higher than that of Yu0. On the other hand, the first reduction potential (Ered) of the C60 was located at 790 mV versus Ag/Ag+. By photo-excitation of C60 (0.1 mM) in the presence of Yu0 (0.2 mM) in Ar-saturated benzonitrile using 532 nm laser photolysis, the transient spectra (Fig. 3) show a characteristic band * at 760 nm. With the decay of 3C* , the concomof 3C60 60 itant slow rise was observed at 15 ls for the C60 radical anion (C2 60 ) at 1080 nm and the radical cation of the triphenylamine (TPA+) at 600–800 nm which * . The tranoverlaps with the absorption band of 3C60 sient spectra of C60 (0.10 mM) in the presence of Yu1 (0.20 mM), as shown in Figure 4, exhibit the characteristic peak of 3C*60 at 740 nm. With the decay of 3 * C60 , the concomitant rise of the C60 radical anion (C2 60 ) at 1080 nm was observed. Moreover, the absorption appearing in the visible and near IR regions with a maximum centered at 1300 nm was assigned to the

Figure 3. Transient absorption spectra obtained by 532 nm laser light of C60 (0.1 mM) in the presence of Yu0 (0.2 mM) in Ar-saturated benzonitrile. Journal of Polymer Science: Part A: Polymer Chemistry DOI 10.1002/pola


Figure 4. Transient absorption spectra obtained by 532 nm laser light of C60 in the presence of Yu1 (0.2 mM) in Ar-saturated benzonitrile. radical cation of the Yu1. Interestingly, this wavelength is apparently much longer than that of Yu0 revealing the effect of the attached polymer moieties on the delocalization of the radical cation over 600– 1500 nm. These observations indicate that the electron transfer process takes place via 3C*60 as shown in Scheme 2. This is supported by adding oxygen into the solutions where an intermolecular energy transfer from 3C*60 to oxygen emerges, suppressing the electron transfer events between 3C*60 and TPA derivatives. The kO2 was evaluated to be 8.0 3 109 M1 s1 on assuming [O2] ¼ 1 3 103 mol dm3. The rate constants of the bimolecular quenching (kq) were evaluated under the pseudofirst-order condi-

Scheme 2. Schematic diagram showing the electron transfer process of C60/Yu system in benzonitrile.


J. POLYM. SCI. PART A: POLYM. CHEM.: VOL. 46 (2008)  molar extinction coefficient value of C60 at 1080 nm, the rate of the back electron transfer process (kbet)  from C60 to Yu0+ was evaluated as 6.40 3 109 M1 s1. Compared to Yu0/C60 mixture, the kbet value is significantly slower for Yu1/C60 mixture (2.28 3 109 M1 s1). In summary, a new blue-emitting polymer Yu1 was prepared via McMurry condensation reaction in the presence of zinc dust and TiCl4. This polymer displays good thermal stability and highly solubility in common organic solvents. In Ar-saturated toluene, the fluorescence decay profile of this blue-emitting polymer exhibits single exponential decay with lifetime of 7.12 ns. The electron transfer process from Yu1 to 3 * * . The C60 is more efficient than that from Yu0 to 3C60 efficiencies of the electron transfer process were eval* /Yu1, uated as 0.07 and 0.76 for 3C*60 /Yu0 and 3C60 respectively.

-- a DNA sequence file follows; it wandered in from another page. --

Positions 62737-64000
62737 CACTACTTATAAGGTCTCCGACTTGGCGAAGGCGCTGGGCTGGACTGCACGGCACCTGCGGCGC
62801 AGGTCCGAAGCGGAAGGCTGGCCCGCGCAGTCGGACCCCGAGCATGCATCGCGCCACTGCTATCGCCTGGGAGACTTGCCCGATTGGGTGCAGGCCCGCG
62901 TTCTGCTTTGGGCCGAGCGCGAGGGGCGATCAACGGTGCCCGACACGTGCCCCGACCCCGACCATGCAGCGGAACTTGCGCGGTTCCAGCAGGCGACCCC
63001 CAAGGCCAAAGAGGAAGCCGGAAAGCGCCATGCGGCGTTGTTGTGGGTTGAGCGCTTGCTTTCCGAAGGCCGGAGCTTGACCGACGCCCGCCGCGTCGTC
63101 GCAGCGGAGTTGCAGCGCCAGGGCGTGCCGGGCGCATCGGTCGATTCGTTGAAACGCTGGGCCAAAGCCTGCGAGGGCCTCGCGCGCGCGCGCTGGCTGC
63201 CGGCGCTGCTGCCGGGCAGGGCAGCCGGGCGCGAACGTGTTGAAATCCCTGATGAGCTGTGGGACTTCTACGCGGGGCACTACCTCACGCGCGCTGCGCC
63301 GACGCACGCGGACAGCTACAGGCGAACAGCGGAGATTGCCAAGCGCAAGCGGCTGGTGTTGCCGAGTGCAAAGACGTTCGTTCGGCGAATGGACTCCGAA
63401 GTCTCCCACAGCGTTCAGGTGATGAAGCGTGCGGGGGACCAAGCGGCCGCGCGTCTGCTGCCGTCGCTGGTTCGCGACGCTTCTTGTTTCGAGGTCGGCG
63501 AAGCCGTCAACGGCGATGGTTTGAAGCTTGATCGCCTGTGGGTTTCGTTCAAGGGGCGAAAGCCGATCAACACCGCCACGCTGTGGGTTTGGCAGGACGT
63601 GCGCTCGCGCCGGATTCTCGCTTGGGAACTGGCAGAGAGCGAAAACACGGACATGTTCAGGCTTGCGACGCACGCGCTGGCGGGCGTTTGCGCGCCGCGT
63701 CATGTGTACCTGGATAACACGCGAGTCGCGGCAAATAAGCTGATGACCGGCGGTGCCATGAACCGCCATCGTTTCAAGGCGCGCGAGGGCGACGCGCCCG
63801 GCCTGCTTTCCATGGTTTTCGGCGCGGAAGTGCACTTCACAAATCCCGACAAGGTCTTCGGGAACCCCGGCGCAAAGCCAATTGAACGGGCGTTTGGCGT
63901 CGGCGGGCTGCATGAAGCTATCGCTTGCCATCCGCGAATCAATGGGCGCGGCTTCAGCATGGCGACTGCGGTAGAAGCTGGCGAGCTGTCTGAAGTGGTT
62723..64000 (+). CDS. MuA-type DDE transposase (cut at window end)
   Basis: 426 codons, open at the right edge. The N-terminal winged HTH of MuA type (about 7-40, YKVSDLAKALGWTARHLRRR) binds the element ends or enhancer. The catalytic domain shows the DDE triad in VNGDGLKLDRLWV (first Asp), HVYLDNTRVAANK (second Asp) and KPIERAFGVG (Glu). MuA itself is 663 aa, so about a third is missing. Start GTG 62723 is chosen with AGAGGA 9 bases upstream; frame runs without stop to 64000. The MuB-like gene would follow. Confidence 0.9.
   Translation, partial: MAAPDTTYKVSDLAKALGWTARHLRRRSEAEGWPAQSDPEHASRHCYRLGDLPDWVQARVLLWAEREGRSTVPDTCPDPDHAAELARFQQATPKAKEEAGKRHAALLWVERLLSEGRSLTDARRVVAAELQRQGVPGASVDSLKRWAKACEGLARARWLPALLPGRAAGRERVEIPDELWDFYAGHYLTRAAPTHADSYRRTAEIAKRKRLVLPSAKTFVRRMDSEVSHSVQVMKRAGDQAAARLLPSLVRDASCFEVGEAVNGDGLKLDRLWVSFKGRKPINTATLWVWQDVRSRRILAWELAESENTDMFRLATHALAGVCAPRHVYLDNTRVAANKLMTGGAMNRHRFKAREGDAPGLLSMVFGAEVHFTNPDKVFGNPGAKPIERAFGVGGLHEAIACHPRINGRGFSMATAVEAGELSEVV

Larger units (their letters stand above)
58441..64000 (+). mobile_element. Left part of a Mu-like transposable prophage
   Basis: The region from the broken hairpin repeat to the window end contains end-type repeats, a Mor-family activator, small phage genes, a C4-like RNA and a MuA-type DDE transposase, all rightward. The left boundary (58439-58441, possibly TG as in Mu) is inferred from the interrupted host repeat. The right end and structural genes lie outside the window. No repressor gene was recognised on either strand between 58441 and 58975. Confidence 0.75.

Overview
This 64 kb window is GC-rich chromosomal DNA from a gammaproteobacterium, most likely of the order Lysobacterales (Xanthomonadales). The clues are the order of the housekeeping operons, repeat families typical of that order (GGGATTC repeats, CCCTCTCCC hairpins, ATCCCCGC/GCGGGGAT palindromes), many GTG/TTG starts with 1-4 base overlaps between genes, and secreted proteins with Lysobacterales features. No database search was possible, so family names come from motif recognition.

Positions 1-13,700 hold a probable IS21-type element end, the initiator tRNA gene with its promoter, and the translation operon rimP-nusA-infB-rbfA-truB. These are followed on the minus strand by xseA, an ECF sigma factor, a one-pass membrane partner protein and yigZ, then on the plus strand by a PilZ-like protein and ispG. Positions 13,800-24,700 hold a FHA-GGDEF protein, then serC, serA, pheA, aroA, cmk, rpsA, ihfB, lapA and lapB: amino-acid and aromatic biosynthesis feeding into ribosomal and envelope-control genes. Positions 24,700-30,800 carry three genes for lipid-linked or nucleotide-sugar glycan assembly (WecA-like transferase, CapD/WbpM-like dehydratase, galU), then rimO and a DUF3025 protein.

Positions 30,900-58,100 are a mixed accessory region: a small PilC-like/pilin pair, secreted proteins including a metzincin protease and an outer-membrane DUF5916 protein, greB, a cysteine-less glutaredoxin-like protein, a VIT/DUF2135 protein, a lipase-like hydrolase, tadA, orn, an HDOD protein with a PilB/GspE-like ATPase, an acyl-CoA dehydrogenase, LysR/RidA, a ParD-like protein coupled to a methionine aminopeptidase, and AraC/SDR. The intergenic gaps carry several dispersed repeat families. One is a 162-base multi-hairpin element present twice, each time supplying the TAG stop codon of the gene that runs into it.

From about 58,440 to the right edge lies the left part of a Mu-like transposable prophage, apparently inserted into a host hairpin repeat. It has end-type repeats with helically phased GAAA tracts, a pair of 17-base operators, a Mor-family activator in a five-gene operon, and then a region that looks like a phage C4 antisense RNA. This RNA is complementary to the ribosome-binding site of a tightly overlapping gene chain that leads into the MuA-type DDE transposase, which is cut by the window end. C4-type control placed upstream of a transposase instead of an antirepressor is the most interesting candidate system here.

We are grateful for the financial support of National Natural Science Foundation of China (20676034), ECUST (YJ0142124), New Century Excellent Talents in University (NCET-050413), and Shanghai Municipal Educational Commission (SMEC-05SG35), respectively.


Figure 5. Slow decay of C2 60 at long time-scale in C60/Yu0 (upper panel) and C60/Yu1 (lower panel) in Ar-saturated benzonitrile. * as a function of tions by monitoring the decay of 3C60 concentration of Yu0. The kq values were evaluated */ as 1.4 3 109 M1 s1 and 2.68 3 109 M1 s1 for 3C60 Yu0 and 3C*60 /Yu1, respectively. The efficiencies of the electron transfer process (Fet) were evaluated, from the ratio of the maximal concentration of the generated radical ions of C60 to the initial concentration of triplet C60, as 0.07 and 0.76 for 3C*60 /Yu0 and 3C*60 / Yu1, respectively. On the basis of the kq and Fet, the rates of the electron transfer process were evaluated as 9.8 3 107 M1 s1 for 3C*60 /Yu0 and 2.05 3 109 and 3 * C60 /Yu1, respectively. From these findings, it is clearly observed that the electron transfer process from Yu1 to 3C*60 is more efficient than that from Yu0 to 3C*60 . After reaching maximal concentration, Yu0+ and  C60 begin to decay as shown in Figure 5. The decay  time profile of C60 observed on the longer timescale obeys second-order kinetics in benzonitrile (inset of  Fig. 5), indicating that Yu0+ and C60 recombine after being solvated as free ions or as a solvent-separated ion pair. The slope of the second-order plot was evaluated as 5.35 3 105 M1 s1. On substituting the